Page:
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Instagram finally explains how the algorithm works

In a surprising move, the head of Instagram, Adam Mosseri, shared in a blog post how the Instagram algorithm works.

In the post, he wants to answer questions such as: “How does Instagram decide what comes up first for me?”; “Why do some of my posts get more views than others?”; and “How does Instagram decide what to show me in Explore?”

Mosseri says the main “misunderstanding” is about the Instagram algorithm, which is actually “a series of algorithms, classifiers and processes, each with its own purpose.”

Each part of the app ̵

1; Feed, Explore, Reels – uses its own algorithm tailored to how people use it. People tend to look for their closest friends in Stories, but they want to discover something completely new in Explore. We rank things differently in different parts of the app, based on how people use them.

About Instagram Feed and Stories says the leader of the app Instagram focuses on posts from people you follow. With the information about what was posted, the people who made these posts, and the user’s preference, the app finds “signals”. These are the signals that Instagram uses in order of importance:

  • Information about the post. These are signals both about how popular a post is – think how many people have liked it – and more worldly information about the content itself, such as when it was posted, how long it is if it is a video, and what location, if any , was attached to it.
  • Information about the person who posted. This helps us get a sense of how interesting the person may be to you, and includes cues such as how many times people have communicated with that person in recent weeks.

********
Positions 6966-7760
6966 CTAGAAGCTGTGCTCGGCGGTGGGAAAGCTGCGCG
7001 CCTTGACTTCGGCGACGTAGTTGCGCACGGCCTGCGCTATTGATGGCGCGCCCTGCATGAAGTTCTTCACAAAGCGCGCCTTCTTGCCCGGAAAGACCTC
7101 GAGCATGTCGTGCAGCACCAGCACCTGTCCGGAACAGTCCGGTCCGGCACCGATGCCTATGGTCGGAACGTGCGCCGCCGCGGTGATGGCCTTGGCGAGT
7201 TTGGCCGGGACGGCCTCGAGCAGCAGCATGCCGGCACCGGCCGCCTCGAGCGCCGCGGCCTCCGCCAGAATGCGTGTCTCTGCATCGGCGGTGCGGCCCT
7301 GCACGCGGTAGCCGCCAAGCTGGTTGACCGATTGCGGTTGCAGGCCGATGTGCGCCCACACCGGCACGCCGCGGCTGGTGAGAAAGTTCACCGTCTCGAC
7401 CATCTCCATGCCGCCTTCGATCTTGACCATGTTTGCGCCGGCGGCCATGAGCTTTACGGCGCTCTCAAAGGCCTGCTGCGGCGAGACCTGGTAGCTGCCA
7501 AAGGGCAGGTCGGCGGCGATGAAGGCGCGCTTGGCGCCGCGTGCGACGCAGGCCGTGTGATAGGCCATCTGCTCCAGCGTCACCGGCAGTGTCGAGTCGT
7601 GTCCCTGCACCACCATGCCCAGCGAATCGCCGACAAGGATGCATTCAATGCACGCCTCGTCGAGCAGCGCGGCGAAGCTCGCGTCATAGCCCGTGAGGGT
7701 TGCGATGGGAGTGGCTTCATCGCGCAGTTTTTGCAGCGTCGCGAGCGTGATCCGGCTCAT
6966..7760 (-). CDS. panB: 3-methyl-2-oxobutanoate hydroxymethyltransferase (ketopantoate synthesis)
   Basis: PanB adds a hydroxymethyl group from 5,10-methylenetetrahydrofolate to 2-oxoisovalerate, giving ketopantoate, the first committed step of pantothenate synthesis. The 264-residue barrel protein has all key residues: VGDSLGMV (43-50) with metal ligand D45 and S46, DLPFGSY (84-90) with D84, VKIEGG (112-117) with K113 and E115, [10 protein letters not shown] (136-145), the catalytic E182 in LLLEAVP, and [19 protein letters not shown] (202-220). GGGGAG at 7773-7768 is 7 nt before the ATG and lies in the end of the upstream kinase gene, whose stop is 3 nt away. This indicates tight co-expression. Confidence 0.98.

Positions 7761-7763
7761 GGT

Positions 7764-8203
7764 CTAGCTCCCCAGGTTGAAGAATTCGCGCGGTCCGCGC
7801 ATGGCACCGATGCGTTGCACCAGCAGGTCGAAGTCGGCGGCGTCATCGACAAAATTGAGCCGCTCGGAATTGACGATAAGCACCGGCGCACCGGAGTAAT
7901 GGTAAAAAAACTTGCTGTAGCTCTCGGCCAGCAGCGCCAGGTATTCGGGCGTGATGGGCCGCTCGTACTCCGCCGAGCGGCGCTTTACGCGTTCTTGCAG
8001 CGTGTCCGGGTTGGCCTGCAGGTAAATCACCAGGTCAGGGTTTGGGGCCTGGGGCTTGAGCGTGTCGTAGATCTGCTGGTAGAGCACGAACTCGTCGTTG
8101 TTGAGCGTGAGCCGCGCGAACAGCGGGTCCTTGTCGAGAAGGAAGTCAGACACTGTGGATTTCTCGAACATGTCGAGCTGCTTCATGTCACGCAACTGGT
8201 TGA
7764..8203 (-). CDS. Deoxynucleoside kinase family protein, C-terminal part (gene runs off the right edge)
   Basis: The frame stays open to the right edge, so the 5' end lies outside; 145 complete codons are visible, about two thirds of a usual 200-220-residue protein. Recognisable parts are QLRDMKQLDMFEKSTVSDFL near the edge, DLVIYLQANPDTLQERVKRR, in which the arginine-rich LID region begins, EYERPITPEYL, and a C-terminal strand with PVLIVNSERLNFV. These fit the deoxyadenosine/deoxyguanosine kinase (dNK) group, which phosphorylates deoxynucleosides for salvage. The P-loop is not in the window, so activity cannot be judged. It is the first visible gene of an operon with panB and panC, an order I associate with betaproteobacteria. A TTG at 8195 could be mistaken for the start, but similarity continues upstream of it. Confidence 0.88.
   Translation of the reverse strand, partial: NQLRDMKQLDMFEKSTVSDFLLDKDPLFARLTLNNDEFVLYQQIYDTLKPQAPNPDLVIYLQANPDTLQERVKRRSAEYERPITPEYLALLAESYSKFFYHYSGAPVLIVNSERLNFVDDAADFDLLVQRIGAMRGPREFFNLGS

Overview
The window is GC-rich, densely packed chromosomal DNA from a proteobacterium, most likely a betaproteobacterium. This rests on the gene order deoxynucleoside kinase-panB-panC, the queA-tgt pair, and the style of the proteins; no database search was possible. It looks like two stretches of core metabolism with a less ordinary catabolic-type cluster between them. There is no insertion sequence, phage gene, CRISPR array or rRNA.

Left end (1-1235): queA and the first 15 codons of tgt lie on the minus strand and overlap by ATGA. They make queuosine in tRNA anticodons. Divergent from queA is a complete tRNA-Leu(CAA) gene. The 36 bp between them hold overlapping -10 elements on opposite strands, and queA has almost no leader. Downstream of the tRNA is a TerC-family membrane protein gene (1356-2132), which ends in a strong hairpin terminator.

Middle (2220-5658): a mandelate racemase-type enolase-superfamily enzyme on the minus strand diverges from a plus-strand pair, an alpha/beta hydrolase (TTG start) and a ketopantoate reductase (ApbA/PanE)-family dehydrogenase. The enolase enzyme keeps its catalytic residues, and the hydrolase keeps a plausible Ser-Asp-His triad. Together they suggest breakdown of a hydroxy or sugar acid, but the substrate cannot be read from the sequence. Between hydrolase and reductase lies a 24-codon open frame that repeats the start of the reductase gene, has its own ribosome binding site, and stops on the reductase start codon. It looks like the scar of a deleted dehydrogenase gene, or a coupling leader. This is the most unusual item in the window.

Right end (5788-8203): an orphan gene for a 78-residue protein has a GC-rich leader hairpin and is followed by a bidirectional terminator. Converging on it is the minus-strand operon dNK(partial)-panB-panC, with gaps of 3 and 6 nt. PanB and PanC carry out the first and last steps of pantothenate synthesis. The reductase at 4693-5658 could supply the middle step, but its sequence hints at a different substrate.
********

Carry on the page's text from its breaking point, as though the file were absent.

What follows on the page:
• Your activity. This helps us understand what you might be interested in and includes signals such as how many posts you liked.
  • Your story of interacting with someone. This gives us a sense of how interested you are in general in seeing posts from a particular person. An example is whether you comment on each other’s posts or not.

Adam Mosseri says Instagram is trying to avoid showing too many posts from the same person in a row. Another example is about stories that were forwarded from Feed:

Until recently, we valued these stories less, because we have consistently heard that people are more interested in seeing original stories. But we see a swarm of forwarded posts in big moments – everything from the World Cup to social unrest – and in those moments people expected their stories to reach more than they did, so we stopped.

In the post, Mosseri also explains what Instagram uses to rank posts on the Explore page and in the wheel section. To improve the “training” algorithms, there are some tips:

  • Choose your close friends;
  • Mute people you are not interested in;
  • Mark recommended posts as “Not interested.”

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